The Milford Road, 119km long, is the most accessible way to experience the scenic grandeur of Milford Sound. As you approach, the landscape intensifies and steep mountain faces covered with thick vegetation edge the road. Take your time to savor the unspoiled landscape of Fiordland National Park - a precious World Heritage Area.
Finally, as you reach the end of the road, spectacular Milford Sound reveals itself. The famed Mitre Peak dominates, rising more than five thousand feet above the tranquil waters of the sound. To fully enjoy Milford Sound's splendor, board one of the cruising boats and get up close to the giant cliffs, cascading waterfalls and native fur seals. If you'd like to extend your visit, take an overnight cruise on which you can enjoy kayaking, wildlife spotting and simply relaxing in this magical place. No matter what time of the year you decide to visit, your memories of the journey are bound to be special.
Crossing the rolling tussock lands you pass through Mossburn, the deer capital of New Zealand. On the southern shore of Lake Wakatipu sits Kingston, home to classic steam train, The Kingston Flyer. Dramatic, rugged and remote the Fiordland Region of Te Anau contains the Fiordland National Park that covers more than 1.25 million hectares. Access is by just a few roads and walking tracks – not surprising that the Takahe, one of New Zealand’s intriguing flightless birds remained hidden here and thought to be extinct for more than 50 years, before being re-discovered in 1948. Some captive Takahe (part of the species management program) can be seen at the wildlife enclosure on the shores of Lake Te Anau. Following the lake north, the remarkable mountain range towers over you as you approach the adventure capital of Queenstown.
This alpine town offers an amazing range of attractions including canyon jet boat rides, mountain biking, bungee jumping, helicopter flights, horse treks and 4WD expeditions. It is advisable not to self drive as the roads can be treacherous. The activity here seem endless - wilderness safaris, historic steamer lake cruises, gondola cableway, superb golf courses and gardens as well as uncovering gold-mining artifacts in the quaint town of Arrowtown. Make the most of your day enjoying the spectacular surroundings. Evening take the gondola trip to the top of Bob’s Peak and enjoy a Maori concert followed by a sumptuous buffet dinner.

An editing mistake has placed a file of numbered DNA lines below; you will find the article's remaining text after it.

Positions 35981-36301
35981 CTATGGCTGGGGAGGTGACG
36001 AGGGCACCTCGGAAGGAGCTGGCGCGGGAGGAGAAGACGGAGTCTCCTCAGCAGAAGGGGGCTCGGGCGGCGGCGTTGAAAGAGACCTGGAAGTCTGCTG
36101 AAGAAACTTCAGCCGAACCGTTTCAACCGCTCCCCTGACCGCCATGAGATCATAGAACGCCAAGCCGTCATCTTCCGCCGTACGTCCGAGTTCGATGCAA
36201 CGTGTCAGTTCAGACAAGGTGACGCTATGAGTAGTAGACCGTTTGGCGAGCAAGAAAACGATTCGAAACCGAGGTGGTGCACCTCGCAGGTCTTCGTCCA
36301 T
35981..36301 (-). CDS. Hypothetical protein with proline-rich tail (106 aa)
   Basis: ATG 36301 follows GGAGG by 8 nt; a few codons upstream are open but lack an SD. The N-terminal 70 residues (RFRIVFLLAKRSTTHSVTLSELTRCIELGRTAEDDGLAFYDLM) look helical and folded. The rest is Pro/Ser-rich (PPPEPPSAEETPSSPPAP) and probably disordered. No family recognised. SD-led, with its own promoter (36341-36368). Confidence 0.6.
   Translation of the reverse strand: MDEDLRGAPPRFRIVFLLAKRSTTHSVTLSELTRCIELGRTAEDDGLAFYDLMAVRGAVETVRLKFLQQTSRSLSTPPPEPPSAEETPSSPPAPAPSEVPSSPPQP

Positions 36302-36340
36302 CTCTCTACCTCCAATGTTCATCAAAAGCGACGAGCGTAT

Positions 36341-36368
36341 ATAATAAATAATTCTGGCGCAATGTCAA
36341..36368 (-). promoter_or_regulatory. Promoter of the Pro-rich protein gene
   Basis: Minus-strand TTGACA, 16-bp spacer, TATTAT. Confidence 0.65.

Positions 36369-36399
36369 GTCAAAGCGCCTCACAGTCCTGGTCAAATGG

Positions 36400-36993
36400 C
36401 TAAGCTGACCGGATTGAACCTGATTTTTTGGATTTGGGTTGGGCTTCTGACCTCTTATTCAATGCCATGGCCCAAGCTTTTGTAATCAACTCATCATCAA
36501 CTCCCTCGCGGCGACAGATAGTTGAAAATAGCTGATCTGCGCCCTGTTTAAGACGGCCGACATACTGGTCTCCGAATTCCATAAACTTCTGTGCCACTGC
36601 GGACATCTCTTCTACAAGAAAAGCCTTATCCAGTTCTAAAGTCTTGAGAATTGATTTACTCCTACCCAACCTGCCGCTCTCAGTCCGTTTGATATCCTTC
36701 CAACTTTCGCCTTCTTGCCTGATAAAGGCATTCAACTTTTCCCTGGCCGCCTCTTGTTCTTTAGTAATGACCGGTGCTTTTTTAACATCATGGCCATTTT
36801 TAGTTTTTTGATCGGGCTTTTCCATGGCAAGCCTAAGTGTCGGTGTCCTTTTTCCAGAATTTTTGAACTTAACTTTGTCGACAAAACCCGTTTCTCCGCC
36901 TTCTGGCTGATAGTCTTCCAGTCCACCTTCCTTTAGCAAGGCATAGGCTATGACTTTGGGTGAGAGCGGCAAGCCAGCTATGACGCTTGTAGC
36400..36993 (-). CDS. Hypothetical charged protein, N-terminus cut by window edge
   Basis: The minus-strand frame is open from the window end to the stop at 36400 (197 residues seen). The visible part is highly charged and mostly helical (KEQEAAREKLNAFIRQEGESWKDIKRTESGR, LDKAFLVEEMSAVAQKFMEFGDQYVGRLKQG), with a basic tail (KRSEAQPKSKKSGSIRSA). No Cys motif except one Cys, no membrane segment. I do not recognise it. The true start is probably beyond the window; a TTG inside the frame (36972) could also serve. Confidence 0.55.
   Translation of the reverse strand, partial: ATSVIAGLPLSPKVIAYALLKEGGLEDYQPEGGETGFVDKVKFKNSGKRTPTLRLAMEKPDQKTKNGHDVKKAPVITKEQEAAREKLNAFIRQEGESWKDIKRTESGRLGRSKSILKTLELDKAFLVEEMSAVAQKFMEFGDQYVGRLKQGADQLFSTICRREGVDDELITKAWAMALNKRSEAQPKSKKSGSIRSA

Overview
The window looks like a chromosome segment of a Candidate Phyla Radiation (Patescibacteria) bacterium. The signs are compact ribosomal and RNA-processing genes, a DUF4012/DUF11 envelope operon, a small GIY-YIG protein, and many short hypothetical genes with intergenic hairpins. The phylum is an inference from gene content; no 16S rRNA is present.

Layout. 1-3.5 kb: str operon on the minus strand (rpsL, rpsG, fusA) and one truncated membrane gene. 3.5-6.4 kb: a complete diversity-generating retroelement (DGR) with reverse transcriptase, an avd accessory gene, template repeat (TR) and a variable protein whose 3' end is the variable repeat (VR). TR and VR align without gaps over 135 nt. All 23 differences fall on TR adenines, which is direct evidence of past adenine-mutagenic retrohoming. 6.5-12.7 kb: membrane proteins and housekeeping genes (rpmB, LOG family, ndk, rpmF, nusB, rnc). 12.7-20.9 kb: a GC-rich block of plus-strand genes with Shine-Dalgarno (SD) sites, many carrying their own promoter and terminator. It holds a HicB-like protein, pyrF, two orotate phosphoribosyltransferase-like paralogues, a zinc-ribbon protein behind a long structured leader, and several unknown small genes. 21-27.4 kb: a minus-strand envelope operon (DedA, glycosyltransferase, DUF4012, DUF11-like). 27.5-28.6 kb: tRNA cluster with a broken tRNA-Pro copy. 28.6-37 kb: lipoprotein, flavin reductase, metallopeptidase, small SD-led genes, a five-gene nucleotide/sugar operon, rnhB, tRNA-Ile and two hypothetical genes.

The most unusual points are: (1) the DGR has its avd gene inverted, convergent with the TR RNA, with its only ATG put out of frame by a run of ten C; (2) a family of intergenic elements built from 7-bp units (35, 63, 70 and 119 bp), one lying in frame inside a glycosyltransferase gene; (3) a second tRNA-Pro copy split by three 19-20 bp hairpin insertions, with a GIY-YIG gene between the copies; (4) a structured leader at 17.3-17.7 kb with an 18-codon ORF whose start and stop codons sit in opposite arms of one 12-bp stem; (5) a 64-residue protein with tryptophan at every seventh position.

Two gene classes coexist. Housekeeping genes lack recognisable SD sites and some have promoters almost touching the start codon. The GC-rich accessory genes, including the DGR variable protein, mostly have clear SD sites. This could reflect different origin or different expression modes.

Route 4: Round trip Christchurch to Kaikoura, Nelson, Marlborough Sounds & Punakaiki (South Island)
Consider an early morning balloon flight the ideal way to experience stunning views across the plains to the Southern Alps and Pegasus Bay. Spend the day visiting galleries and gardens or take a nature cruise on nearby Lyttelton Harbour. Beyond the harbour you will find the intriguing volcanic land form of Banks Peninsula with its many sheltered bays and settlements including picturesque Akaroa where you can enjoy lunch in the village and swim with dolphins in the sheltered waters.
Enjoy whale watch excursion and head north through the wine growing region of Waipara and through the rolling grazing country of North Canterbury towards Kaikoura. Travel 2 1/2 hours to Kaikoura, set amongst spectacular coastal scenery. Internationally known for its eco-tourism, Kaikoura is the place to see whales, swim with seals or dolphins, dive, head out fishing or surf. Meet the amazing giants of the sea on a whale watch tour, a truly unforgettable encounter, before continuing your journey north. Depending on the season, you may also see migrating Hump Back whales, Pilot whales, Blue whales & Southern Right whales. Kaikoura also attracts the largest concentration and variety of seabirds on mainland New Zealand including 13 species of Albatross, 14 varieties of Petrel & 7 types of Shearwater. Enjoy more of the splendid coast line watching for dolphins and seals along the way, before heading into Marlborough's renowned wine growing region.